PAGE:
Q: How will I know they have received my eGift?
A: When the recipient clicks on their email and redeems their eGift, you will automatically receive an email notification.
Q: What if I do not receive the notification that the eGift has been redeemed?
A: If the email notification is missing, first check your Spam folder. Depending on your email provider, it may have mistakenly been flagged as spam. If it is not found, please email customer service at (customerservice@thegreatcourses.com) or call customer service at 1-800-832-2412 for assistance.
Q: I don't want to send downloads. How do I gift DVDs or CDs?
A: eGifting only covers digital products. To purchase a DVD or CD version of a course and mail it to a friend, please call customer service at 1-800-832-2412 for assistance.
Q: Oops! The recipient already owns the course I gifted. What now?
A: Great minds think alike! We can exchange the eGifted course for another course of equal value. Please call customer service at 1-800-832-2412 for assistance.
Q: Can I update or change my email address?
A: Yes, you can. Go to My Account to change your email address.
Q: Can I select a date in the future to send my eGift?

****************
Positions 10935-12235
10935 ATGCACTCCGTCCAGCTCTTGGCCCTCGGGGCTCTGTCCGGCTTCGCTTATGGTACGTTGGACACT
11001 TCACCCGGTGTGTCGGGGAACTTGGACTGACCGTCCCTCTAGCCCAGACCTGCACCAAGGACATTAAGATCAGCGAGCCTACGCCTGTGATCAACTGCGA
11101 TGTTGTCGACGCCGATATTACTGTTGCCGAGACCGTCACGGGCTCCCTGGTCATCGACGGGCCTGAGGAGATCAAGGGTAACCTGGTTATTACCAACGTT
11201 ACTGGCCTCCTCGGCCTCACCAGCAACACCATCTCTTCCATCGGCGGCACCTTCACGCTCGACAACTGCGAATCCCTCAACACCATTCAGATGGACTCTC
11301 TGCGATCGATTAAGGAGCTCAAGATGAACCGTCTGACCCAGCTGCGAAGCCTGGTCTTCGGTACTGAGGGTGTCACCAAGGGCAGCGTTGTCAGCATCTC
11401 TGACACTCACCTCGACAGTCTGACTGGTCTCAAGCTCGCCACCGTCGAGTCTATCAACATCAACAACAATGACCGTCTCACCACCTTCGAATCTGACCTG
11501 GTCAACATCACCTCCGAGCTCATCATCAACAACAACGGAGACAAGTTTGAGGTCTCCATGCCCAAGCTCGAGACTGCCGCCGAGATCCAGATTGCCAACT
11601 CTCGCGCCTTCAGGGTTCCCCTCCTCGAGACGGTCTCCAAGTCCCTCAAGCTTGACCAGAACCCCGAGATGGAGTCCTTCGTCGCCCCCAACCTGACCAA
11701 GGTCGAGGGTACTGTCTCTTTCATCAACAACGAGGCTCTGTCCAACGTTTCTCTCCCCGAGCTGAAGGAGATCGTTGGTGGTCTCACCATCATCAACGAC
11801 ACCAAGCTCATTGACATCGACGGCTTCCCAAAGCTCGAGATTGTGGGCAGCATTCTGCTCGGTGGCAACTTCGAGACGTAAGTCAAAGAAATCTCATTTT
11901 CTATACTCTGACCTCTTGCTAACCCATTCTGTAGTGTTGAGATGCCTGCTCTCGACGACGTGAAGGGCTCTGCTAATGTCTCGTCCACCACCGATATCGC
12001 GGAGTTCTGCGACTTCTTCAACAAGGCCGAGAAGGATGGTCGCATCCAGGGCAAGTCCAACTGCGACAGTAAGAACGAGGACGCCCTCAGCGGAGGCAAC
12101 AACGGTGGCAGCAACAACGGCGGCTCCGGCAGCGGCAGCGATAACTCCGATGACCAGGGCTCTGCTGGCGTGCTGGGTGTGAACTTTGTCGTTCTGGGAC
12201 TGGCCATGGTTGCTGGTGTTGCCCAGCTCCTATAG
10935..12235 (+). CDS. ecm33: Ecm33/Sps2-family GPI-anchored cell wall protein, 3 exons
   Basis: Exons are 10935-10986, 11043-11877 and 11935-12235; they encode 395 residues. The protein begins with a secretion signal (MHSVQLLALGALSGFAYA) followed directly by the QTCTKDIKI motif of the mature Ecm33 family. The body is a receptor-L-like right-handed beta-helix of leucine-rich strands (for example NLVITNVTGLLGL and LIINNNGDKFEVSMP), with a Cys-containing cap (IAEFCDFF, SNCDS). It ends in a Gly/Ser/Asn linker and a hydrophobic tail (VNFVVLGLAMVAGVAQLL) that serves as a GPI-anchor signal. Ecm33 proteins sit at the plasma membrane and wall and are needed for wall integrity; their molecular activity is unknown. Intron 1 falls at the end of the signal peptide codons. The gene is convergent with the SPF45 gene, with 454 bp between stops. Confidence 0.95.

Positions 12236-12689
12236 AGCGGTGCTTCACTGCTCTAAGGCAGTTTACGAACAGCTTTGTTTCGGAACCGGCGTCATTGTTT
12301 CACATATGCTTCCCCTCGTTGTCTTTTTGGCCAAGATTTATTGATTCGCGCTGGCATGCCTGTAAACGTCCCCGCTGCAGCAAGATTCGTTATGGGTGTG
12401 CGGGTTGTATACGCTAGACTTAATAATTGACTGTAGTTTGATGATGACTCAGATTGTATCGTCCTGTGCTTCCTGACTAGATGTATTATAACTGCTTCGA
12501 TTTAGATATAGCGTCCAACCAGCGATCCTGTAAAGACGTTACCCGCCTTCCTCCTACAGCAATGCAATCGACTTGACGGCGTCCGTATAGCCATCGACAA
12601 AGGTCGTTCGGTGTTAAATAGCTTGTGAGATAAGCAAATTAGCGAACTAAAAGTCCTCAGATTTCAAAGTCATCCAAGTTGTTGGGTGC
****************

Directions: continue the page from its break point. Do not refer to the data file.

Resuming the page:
A: Sorry, this feature is not available yet. We are working on adding it in the future.
Q: What if the email associated with eGift is not for my regular Great Course account?
A: Please please email customer service at (customerservice@thegreatcourses.com) or call our customer service team at 1-800-832-2412 for assistance. They have the ability to update the email address so you can put in your correct account.
Q: When purchasing a gift for someone, why do I have to create an account?
A: This is done for two reasons. One is so you can track the purchase of the order in your ‘order history’ section as well as being able to let our customer service team track your purchase and the person who received it if the need arises.
Q: Can I return or Exchange a gift after I purchase it?